GUM / Ambrose

Ill Times (p(doom) records)

Contact Jaycee Rockhold about GUM / Ambrose

GUM / Ambrose Kenny-Smith – made of Jay Watson (Gum, Pond, Tame Impala) and Ambrose Kenny-Smith (King Gizzard & The Lizard Wizard, The Murlocs) – announce a new collaborative album, Ill Times, out July 19th. This is the debut release on King Gizzard’s newly-announced p(doom) records. As described by King Gizzard, p(doom) records is a label “to put out our own records and our friends’ too. If you all keep listening to ’em, we’ll keep making ’em.” It’s only fitting then that the first addition to the catalog is Ill Times, an album born out of the friendship between Watson and Kenny-Smith that began over a decade ago.


Watson and Kenny-Smith first met at the bar in the hazy hours after Tame Impala played the legendary Eureka Hotel in Kenny-Smith’s hometown of Geelong, Victoria in 2009. But it wasn’t until Kenny-Smith’s bands came to prominence a couple of years later that the bond between these groups was formed. The roots of Ill Times lay in an instrumental Watson had recorded that he loved but couldn’t find a home for in Pond or GUM by itself.  The track haunted him, enough that he ended up discussing it at some festival Pond and King Gizz were both playing somewhere on the planet one summer. Watson DM’d Kenny-Smith the track, along with a link to “Magic Mountain.” “Jay said that was the vibe he wanted,” Kenny-Smith continues, “and I’m a big Eric Burdon try-hard, so I was into it.”


The idea remained non-corporeal for more than a year, both musicians on tour with their respective acts. When Christmas came around with enforced down time, the duo got to work, remotely. Kenny-Smith wrote lyrics and some new melodies to the song, now titled “Old Transistor Radio,” recorded his parts and DM’d them to Watson. Watson loved what he heard, and then sent Kenny-Smith another track to work on.  For Watson, part of the thrill lay in exploring styles of music he’d loved all his life, but played all too rarely. “I was excited to explore stuff our other bands hadn’t really touched on before,” Watson says. “Funk, soul… groove-based music.” The instrumentals he cut for Ill Times were firmly in the pocket, though thrillingly devoid of genre cliché, their grooves colossal, their melodies deep and irresistible.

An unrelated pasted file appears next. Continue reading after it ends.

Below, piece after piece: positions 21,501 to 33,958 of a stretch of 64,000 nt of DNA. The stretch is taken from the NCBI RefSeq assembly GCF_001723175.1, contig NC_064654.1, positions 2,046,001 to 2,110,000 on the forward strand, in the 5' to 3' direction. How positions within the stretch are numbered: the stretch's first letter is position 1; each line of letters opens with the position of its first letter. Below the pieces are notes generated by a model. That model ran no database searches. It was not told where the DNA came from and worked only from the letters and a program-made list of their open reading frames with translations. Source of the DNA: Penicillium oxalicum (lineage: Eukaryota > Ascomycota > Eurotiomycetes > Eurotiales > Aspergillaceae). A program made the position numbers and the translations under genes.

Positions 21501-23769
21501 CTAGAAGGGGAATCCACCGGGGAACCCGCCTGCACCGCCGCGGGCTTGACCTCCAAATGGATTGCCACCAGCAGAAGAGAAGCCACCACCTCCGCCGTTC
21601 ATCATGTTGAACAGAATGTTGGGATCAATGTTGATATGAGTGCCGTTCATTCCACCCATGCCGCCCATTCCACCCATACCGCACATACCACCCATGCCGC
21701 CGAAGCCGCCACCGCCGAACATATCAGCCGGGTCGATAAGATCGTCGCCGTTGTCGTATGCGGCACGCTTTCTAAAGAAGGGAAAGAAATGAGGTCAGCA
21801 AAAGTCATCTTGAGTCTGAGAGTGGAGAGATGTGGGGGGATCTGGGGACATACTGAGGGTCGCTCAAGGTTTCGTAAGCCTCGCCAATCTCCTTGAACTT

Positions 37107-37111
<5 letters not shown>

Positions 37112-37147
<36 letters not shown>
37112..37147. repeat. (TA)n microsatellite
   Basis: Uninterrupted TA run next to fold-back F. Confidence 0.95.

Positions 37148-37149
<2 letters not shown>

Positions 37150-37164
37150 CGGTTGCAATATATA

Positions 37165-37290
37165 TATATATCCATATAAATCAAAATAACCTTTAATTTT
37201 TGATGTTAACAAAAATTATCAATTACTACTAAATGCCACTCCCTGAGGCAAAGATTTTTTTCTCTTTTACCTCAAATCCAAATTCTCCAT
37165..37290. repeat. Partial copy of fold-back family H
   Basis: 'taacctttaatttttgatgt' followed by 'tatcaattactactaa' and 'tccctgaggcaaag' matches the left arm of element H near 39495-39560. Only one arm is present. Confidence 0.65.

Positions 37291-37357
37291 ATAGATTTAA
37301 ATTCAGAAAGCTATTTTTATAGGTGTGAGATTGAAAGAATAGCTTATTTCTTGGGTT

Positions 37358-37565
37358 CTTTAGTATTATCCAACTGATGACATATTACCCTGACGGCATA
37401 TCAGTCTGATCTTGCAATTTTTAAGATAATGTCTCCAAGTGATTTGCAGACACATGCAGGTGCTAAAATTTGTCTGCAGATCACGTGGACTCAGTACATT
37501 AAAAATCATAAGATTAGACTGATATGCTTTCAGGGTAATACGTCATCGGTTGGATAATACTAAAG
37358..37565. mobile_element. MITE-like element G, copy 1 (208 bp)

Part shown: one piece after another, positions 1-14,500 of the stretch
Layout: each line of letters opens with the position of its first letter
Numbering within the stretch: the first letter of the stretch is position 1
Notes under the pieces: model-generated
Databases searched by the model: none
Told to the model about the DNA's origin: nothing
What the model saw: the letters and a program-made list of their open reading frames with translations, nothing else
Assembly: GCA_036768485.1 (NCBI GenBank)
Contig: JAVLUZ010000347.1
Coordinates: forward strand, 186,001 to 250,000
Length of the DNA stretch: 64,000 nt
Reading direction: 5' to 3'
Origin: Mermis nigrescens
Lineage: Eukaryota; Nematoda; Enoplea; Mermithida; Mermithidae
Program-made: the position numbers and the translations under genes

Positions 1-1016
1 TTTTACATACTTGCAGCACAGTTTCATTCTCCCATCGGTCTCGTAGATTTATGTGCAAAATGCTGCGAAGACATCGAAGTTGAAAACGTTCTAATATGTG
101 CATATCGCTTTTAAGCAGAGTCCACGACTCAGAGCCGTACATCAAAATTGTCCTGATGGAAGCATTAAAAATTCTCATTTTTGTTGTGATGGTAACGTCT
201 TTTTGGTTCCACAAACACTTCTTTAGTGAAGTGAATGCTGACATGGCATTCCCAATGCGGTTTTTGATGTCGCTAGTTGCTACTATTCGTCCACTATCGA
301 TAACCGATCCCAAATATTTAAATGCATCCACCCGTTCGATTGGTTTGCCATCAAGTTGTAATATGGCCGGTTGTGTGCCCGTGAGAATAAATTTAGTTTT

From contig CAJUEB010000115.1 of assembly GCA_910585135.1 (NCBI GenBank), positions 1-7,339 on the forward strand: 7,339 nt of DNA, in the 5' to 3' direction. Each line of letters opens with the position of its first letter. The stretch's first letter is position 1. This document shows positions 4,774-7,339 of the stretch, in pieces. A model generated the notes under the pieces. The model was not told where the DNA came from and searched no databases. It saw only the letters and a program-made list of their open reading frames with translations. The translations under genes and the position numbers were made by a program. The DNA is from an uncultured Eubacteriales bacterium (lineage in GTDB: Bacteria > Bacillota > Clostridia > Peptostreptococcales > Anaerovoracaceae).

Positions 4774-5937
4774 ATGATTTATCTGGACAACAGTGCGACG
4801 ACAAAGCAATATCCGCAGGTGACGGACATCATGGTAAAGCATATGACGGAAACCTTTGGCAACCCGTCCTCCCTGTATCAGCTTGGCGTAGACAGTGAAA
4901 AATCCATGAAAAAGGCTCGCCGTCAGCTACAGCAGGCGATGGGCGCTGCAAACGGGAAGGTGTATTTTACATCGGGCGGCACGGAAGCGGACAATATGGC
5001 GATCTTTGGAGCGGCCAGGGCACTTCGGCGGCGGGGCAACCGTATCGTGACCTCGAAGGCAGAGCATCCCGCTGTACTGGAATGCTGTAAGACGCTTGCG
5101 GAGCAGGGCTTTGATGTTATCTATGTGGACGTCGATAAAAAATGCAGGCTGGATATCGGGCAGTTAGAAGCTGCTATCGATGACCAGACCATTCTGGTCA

For Kenny-Smith, that soulfulness seeped into his very bones. The GUM project arrived not long after the passing of his beloved dad, musician Broderick Smith, and the death of a dear friend, losses that would inform the lyrics he penned for the album, and the way he sang them. Loss is a recurring theme across the album; the title-track is about figuring out how to put your life back together and move on in the wake of devastation. “I learned life is too short to live it in regret or a hole of depression,” Kenny-Smith explains. But there’s humor and wisdom in there, too.


Ill Times is an album that takes swings at losers with god complexes, that builds the Impressions’ slow-burning ballad “Fool For You” into something so massive and brawny it’d give Jack White the willies, and closes with Watson and Kenny-Smith delivering righteous rough justice to an unabashed villain, and then riding off into the sunset like the heroes they are. The album is easily as much fun as the duo had making it, and that was a truly ridiculous amount of fun.


For six albums now, you’ve heard Jay Watson’s brain, unfiltered, as GUM. Now you can hear what that brain sounds like when it’s refracted through Ambrose Kenny-Smith’s bluesy, soulful lens. And it’s a very wonderful sound indeed.